This is one of my favourite photographs: nurse Comfort Kimbi, research assistant nurse at Mbingo Baptist Hospital teaching village practitioners about the early warning signs (presentation) of Burkitt’s lymphoma. Until early 2018 we had a vigorous outreach educational programme, reaching small bush hospitals, health workers in rural clinics and village practitioners - but this has all been curtailed by the recent troubles! It is too dangerous for our staff to travel in N.W. Cameroon at the moment.
I have explained before that there is no concept of “cancer” in rural Cameroon. The primary diagnosis of village practitioners is usually “witchcraft”- and it is often the case that a child with cancer will stay with the village practitioner who is officially “qualified” to treat cases of witchcraft. The child may never reach one of our hospitals. Village practitioners have a government-registered organisation and are recognised by Cameroonian law. These three men were certainly interested in what Comfort had to teach!
Ntaba village Parent Group, 2014 Dr Paul Wharin and Prof Peter Hesseling on the back row
The Ntaba village group is one of 5 established parent groups in N.W. Cameroon. Prof Peter Hesseling and I, Dr Francine Kouya and Glenn Mbah, our programme manager, have put great effort into the development of parent groups – but they have not developed in quite the way that we expected (this is Africa, not GB or the USA!). The parents are still our best advocates for the childrens cancer treatment programme. They will say to other parents (in pidgin): “This sick be not witchcraft: take pekin for Baptist Hospital”. There are 4 children in this photo all treated for Burkitt’s lymphoma.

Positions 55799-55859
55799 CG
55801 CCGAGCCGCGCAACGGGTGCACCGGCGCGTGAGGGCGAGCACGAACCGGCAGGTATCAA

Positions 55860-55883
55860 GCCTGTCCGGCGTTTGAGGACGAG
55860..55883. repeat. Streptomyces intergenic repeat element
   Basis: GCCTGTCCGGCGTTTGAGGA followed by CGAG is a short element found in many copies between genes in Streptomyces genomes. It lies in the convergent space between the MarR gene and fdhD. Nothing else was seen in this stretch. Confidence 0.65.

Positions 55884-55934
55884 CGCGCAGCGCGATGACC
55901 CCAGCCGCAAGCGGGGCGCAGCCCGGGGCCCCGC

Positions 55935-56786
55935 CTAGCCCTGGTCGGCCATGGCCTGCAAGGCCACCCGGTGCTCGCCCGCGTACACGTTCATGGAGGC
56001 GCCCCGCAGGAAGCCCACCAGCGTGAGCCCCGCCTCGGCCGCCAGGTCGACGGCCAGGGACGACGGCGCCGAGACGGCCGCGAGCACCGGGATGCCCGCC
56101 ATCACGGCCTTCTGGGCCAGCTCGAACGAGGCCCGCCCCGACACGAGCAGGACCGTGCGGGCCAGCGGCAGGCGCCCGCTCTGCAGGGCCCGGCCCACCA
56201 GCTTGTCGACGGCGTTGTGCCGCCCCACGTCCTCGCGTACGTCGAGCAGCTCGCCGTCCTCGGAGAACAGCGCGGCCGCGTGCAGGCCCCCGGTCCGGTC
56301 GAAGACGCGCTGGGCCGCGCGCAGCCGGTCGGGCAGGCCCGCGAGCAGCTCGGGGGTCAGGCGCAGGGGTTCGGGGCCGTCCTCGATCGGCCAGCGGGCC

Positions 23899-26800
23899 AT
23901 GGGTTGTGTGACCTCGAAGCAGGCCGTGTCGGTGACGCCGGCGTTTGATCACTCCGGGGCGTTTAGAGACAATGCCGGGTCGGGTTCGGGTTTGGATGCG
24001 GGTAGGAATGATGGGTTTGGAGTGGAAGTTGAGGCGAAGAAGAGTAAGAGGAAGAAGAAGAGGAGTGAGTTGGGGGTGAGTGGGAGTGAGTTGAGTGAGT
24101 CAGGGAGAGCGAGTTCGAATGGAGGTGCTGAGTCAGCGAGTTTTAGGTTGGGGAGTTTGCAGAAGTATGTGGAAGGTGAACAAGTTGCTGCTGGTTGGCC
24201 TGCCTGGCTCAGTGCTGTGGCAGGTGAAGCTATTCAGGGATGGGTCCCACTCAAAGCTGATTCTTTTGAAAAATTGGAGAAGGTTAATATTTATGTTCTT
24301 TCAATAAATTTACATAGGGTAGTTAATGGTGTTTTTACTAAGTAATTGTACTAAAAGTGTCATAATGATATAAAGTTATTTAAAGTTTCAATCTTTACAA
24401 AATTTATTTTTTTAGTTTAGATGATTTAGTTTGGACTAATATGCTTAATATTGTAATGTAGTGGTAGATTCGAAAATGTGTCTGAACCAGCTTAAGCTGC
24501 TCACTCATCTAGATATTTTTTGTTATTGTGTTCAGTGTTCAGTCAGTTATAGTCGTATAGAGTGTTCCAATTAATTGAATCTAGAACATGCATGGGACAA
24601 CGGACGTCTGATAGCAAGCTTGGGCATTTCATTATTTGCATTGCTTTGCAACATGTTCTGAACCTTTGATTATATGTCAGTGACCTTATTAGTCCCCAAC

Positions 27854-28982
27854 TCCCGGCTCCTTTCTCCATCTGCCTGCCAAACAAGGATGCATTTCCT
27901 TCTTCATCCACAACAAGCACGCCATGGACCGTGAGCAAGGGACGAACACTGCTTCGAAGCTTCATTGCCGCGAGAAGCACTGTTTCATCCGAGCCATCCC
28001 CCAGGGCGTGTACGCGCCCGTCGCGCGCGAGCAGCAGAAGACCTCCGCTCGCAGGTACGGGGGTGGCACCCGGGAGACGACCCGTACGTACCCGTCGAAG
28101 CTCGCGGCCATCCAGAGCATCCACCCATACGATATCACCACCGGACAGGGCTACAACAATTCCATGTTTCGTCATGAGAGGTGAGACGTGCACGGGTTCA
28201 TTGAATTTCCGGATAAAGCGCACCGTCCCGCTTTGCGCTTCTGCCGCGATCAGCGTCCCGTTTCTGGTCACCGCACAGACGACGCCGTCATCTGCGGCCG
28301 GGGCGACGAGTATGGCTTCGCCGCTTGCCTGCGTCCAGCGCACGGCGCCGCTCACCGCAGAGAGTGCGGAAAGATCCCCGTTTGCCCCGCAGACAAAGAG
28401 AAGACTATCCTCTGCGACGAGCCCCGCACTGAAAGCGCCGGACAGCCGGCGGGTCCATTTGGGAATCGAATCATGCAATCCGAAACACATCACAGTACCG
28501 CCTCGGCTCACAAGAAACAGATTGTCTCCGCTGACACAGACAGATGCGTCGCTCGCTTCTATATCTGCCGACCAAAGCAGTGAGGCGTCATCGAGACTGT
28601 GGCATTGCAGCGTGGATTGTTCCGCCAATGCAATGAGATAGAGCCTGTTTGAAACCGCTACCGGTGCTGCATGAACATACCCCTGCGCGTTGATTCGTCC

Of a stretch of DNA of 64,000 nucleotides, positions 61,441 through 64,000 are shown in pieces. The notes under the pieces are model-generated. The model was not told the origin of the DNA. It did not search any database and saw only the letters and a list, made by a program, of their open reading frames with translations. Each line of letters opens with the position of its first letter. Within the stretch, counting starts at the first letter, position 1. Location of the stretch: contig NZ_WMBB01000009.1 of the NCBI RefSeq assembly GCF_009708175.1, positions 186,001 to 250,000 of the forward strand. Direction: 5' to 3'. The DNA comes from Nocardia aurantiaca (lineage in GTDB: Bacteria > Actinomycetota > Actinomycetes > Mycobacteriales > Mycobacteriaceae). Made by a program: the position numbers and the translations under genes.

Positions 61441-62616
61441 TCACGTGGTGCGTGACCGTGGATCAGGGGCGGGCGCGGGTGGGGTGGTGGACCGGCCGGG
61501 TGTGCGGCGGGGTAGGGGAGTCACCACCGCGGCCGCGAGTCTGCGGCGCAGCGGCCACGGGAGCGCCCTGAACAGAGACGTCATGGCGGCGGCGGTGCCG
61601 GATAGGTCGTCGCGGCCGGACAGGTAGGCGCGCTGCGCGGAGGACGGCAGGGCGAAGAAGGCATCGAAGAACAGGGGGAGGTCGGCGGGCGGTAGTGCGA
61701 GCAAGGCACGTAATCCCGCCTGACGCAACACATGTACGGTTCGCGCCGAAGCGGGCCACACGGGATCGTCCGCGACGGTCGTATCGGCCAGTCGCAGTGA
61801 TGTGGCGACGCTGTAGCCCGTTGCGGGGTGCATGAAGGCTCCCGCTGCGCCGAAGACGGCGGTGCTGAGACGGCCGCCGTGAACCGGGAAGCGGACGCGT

Opening of the We Care Hostel for parents and children at Mbingo, May 2017
Dr Francine Kouya, Clinical Supervisor of our programme is 4th from the left and Mr Glenn Mbah, Programme Manager, 3rd from the left
Over the years we (Beryl Thyer Trust, BTMAT) have contributed to infrastructure at the 3 Baptist Hospitals, most notably with the opening of the first childrens cancer treatment ward at Banso in 2006 and the WE CARE parent hostel at Mbingo last year. This year has seen the opening of a new dedicated paediatric oncology unit at Mbingo. It connects with the old childrens ward. I contributed to the design of the unit (and obtained a promise of finance several years ago!). I hope to see the completed unit in January 2019.
World Child Cancer and BTMAT have invested heavily in further training for our Cameroonian colleagues, especially for our nurses. Glenn Mbah joined us as a young nurse in 2009 - and after completing further training in Cameroon, Utrecht (Holland) and the USA and a Masters in Public Health at Roehampton, London (financed by BTMAT)he was appointed our programme manager. Dr Francine completed 2 further years training in paediatric oncology at Tygerberg Hospital, Cape Town (Prof Hesseling’s hospital), returning to take up her role as Clinical Supervisor of the Cameroon Baptist Convention childrens cancer treatment service in May 2017. Francine and Glenn now take the lead in further developments of the service – and this year they have established formal links with the Chantal Biya Foundation Hospital in the capital, Yaounde , forming an officially recognised Cameroon Paediatric Oncology Group. It is good that we should work together with the government service. Francine and Glenn still need advice from Prof Hesseling, in particular, and the service is dependent on financial support from BTMAT!!
Paul Wharin November 2018